# Chapter 16. Operators

An operator is a basic code element that performs some operation on one or more values to create a result. The values the operator acts upon are called operands. For example, in the following statement, the operator is `+` (addition), the operands are `B` and `C`, and the result is assigned to the variable `A`:

`A = B + C`

The Visual Basic operators fall into five categories: arithmetic, concatenation, comparison, logical, and bitwise. This chapter first explains these categories and the operators they contain, and then discusses other operator issues such as precedence, assignment operators, and operator overloading. Also included are discussions of some specialized issues that arise when you work with strings and dates.

# Arithmetic Operators

The following table lists the arithmetic operators provided by Visual Basic. Most programmers should be very familiar with most of them. The four operators that may need a little extra explanation are `\`, `Mod`, `<<`, and `>>`.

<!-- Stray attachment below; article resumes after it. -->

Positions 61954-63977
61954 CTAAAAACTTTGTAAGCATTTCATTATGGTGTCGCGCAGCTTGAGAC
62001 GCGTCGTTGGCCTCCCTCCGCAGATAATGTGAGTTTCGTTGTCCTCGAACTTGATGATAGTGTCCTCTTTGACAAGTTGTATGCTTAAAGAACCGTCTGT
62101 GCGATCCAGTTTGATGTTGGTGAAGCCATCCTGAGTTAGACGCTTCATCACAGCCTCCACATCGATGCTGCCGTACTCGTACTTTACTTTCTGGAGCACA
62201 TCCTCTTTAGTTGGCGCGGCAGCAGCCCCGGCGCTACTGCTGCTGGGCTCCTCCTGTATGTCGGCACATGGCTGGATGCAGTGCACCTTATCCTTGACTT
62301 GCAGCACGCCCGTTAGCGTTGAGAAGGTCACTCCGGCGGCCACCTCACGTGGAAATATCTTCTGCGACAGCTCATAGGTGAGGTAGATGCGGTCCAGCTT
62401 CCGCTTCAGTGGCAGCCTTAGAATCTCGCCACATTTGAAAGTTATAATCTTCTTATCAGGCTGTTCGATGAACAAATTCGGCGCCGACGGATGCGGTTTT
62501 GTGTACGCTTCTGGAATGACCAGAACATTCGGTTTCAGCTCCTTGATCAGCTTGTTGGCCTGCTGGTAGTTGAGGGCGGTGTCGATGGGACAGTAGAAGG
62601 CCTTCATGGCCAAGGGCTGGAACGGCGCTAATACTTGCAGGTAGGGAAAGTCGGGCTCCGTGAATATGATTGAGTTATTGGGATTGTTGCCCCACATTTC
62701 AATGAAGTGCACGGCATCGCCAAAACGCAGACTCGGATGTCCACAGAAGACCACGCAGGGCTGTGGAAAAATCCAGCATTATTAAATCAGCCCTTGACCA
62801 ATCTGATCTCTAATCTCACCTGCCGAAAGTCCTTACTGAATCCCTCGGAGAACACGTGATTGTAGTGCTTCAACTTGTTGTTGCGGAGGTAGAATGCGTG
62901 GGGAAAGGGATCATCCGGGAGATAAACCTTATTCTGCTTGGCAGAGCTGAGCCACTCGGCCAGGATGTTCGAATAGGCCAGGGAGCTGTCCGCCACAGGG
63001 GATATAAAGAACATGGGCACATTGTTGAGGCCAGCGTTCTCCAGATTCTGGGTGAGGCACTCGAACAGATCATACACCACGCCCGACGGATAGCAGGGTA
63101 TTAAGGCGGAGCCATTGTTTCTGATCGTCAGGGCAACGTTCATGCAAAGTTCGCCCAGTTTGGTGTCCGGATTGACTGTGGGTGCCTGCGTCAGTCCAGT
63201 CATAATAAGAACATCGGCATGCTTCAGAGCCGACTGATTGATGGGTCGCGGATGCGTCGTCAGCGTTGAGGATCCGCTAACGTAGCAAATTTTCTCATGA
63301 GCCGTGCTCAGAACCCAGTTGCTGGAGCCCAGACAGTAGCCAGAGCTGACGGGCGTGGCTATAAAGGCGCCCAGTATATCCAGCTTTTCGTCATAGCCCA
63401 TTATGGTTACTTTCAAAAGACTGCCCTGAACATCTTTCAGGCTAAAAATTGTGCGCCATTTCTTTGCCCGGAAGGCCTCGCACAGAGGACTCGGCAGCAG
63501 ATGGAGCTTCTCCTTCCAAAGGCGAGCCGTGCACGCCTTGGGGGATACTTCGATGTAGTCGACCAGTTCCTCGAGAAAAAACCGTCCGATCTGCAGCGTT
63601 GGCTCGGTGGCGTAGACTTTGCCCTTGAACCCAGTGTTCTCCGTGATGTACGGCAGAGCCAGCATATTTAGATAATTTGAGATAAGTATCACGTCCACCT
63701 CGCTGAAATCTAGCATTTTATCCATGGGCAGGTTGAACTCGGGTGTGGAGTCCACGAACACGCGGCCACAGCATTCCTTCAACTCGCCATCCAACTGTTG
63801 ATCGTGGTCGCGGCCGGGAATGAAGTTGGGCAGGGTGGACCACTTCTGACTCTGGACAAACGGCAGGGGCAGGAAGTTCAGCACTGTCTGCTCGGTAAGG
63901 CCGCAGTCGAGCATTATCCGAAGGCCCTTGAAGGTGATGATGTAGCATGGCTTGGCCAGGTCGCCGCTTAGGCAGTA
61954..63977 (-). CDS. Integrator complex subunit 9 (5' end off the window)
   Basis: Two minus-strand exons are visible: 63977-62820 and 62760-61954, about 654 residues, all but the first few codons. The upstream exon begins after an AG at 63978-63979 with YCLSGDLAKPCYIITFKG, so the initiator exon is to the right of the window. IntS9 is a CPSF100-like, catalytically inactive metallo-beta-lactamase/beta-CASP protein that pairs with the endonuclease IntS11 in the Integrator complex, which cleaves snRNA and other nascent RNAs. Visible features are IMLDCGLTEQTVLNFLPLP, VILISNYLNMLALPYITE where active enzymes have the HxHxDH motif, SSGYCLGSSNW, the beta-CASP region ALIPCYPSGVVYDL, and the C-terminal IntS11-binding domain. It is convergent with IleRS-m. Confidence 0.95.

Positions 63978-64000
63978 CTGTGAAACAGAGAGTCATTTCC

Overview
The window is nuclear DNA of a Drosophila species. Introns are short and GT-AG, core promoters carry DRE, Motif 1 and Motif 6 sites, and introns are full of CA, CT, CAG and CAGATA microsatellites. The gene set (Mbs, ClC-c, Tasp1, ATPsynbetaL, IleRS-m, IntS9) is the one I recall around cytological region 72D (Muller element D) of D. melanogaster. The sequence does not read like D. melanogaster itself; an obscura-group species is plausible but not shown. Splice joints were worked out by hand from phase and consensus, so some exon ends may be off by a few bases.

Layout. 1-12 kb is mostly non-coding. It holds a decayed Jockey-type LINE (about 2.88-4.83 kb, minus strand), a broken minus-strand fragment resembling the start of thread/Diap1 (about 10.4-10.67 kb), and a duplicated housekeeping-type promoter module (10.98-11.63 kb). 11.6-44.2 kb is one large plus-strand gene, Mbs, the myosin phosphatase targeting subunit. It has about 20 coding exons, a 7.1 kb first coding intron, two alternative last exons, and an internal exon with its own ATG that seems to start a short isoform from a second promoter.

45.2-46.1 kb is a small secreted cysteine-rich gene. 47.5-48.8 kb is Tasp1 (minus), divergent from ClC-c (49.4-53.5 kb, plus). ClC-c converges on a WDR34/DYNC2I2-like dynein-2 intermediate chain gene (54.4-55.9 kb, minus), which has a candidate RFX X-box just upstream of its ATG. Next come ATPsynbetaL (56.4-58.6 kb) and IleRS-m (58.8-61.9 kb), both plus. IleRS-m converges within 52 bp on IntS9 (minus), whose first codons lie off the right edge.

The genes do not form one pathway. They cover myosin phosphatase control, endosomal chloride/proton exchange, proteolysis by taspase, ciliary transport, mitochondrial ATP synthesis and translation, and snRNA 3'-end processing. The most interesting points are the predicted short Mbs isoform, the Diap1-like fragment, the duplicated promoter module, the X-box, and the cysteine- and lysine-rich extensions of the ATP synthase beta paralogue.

Operator

Purpose

Example

Result

`^`

Exponentiation

`2 ^ 3`

(2 to the power 3) `= 2 * 2 * 2 = 8`

`-`

Negation

`−2`

`−2`

`*`

Multiplication

`2 * 3`

`6`

`/`

Division

`3 / 2`

`1.5`

`\`

Integer division

`17 \ 5`

`3`

`Mod`

Modulus

`17 Mod 5`

`2`

`+`

`2 + 3`

`5`

-

Subtraction

`3 − 2`

`1`

`<<`

Bit left shift

`10110111 << 1`

`01101110`

`>>`

Bit right shift

`10110111 >> 1`

`01011011`

The `\` operator performs integer division. It returns the result of dividing its first operand by the second, dropping any remainder. It's important to understand that the result is truncated toward zero, not rounded. For example, 7 \ 4 = ...

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